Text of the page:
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How to combine some machine learning methods for traffic prediction?

As a data scientist who have worked on geospatial data for more than one year, traffic prediction has always been a great challenge for our team. We use machine learning algorithm for traffic estimation and a navigation system based on our live traffic estimated data. We have built a simple traffic estimation prediction that is used to predict navigation travel time. The output of our services is surprisingly accurate. On top of that, our travel time prediction have shown brilliant results, except in anomalies like vacation days or unpredictable changes in traffic behaviors. These anomalies happen less than 20 percent of the time but our users need more accurate prediction especially in anomalies moments, so here I will talk about the approach we took to solve the problem.

There are many kinds of solutions for traffic prediction like ARIMA, SARIMA, Kalman filter, particle filter and theoretical traffic propagation methods. But in the real world, when you must respond to your users in less than half a second and you have a huge amount of dirty/missed/imbalanced data, employing these methods does not seem to be working.

So, here is what we did to predict traffic:

As an initial idea, I proposed to use a simple linear algebra-based method to find the most similar traffic state to live traffic. Suppose we found the most similar state to current state. We assume that 20 minutes later from now, the traffic should be similar to 20 minutes after the state we found as similar. This method had a bunch of errors. For example, when you use a dot product, you can not avoid the effect of an accident in the north-west of a city on traffic state of south-east in predicting similar states.

Then we used a method to do a local search in order to find the most similar traffic state in our traffic history. The whole idea is very simple. Cut the cities map into some pieces. For example, we used square cells with 200m * 200m dimensions. Then we defined a mesh which consists of 5*5 cells, so its area was 1Km². Each mesh had 9 collections of 3*3 cells as illustrated in the following figure.

The traffic in this local area will be predicted by its own data. The whole amount of data is huge, on the other hand we face totally missed and imbalanced data in smaller pieces. What we needed here was feature engineering on our data. I defined some features for all traffic data in each cell and did some matrix operations on each mesh and evaluated the live state of mesh with its historical states. Finally, I found the best method to find the most similar state is to consider a 25-dimensional space, so that each mesh is a 25-element vector. Now we can calculate dot product between each historical states with live traffic state and find the most similar state very fast by use of cosine similarity. After finding the similar state, in next step we tested our initial idea. We examined if we can consider 20 minutes after that state as a prediction of 20 minutes later traffic from now on. The answer is yes. The predictions are amazingly fast and accurate. Another advantage of this method is the fact that it can predict traffic in a database layer via SQL queries.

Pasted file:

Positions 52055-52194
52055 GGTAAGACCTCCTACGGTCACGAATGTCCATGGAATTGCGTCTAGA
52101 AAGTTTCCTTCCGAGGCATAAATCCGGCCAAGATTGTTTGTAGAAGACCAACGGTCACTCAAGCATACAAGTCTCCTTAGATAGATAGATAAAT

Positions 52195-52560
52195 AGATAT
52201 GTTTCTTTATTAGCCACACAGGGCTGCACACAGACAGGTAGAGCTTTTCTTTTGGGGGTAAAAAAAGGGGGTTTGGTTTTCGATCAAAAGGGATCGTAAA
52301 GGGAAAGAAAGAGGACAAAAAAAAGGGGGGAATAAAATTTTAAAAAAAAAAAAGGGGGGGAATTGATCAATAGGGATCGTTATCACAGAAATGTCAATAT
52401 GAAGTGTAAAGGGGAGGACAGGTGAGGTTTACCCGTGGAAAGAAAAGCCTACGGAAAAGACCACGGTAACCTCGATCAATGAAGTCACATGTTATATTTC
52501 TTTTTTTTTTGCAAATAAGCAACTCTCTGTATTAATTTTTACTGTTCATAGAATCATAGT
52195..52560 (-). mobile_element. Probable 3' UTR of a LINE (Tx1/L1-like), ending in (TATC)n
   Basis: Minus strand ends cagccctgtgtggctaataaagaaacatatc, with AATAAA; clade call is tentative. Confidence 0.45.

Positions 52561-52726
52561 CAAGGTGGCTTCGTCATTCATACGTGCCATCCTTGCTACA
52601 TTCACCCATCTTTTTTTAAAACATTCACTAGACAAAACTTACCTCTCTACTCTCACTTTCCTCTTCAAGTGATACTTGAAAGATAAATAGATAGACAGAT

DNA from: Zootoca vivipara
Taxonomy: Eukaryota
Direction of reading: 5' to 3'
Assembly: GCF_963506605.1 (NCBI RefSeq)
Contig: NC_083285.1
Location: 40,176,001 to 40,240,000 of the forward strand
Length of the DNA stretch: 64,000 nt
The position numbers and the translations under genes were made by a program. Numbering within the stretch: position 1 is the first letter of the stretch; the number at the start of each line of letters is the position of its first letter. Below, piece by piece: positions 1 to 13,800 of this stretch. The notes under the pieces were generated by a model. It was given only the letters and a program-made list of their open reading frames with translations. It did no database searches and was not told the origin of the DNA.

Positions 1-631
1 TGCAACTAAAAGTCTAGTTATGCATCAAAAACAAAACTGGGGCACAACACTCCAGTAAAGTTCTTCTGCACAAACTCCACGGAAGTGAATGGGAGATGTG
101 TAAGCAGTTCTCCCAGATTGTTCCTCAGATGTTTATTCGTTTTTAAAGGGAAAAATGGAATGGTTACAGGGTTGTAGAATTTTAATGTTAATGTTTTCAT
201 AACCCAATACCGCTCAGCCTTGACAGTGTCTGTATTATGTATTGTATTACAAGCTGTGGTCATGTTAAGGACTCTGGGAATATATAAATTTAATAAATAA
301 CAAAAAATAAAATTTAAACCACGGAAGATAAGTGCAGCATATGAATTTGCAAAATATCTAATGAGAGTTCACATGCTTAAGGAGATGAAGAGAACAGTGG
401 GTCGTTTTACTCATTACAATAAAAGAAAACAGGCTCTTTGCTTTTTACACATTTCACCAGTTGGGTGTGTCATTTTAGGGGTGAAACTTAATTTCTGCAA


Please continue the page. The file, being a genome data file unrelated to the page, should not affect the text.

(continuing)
How to get rid of network`s issues that cause an error in traffic predictions? Here we go to the last part of our traffic prediction journey. When we are working on open street map network graph, it always has issues like mistaken dead ends and some reverse directions. So when you are predicting traffic on this network the results may be incorrect. Assume each state of traffic as an image. We can take an image from each mesh by opening our lens for 10 minutes and then take a shot. Next idea is to create a HOG from this images. HOG is a very simple representation that captures the basic structure of a face in a simple way. For more information on HOG please read this post.

The original image is turned into a HOG representation that captures the major features of the image regardless of image brightness.

 

We have some traffic movements in our mesh. Each of them has a location and a velocity. This velocity has a direction and a magnitude. So we can define our HOG by using their location and normalizing the magnitude of the velocity for the length of that line on the image. Then we divide the length of each line into 2 equal parts and will use intense of white color to represent the vector direction. For instance, if we have a movement from north to south, the top north part of the line in the image will have 2 times more intense than the bottom south part.

Now we converted traffic prediction into a near duplicate image search. If we want to find the most similar image very fast we can create a hash from the image of each state. As I have tested some methods, it seems Locality Sensitive Hashing has very good results in this case. For more information, I recommend reading this post about finding near duplicate images very fast.

This method can be applied in variety of situations and can easily predict traffic on any graph network. Even if our information about the network have some errors, or enough knowledge does not exist, we can use the last part to predict traffic. Applications of this method can help us to predict a website traffic in a black Friday by collecting social media data about the site. Furthermore, we can use this approach in case of fraud detection, finding anomaly behavior in a network traffic, aerial traffic prediction, and maybe in many other situations which you may know.

I would like to thank my teammates Mostafa Jalambadani , Davood Amini and Mahdi Yeilaghi who helped me to solve this problem.

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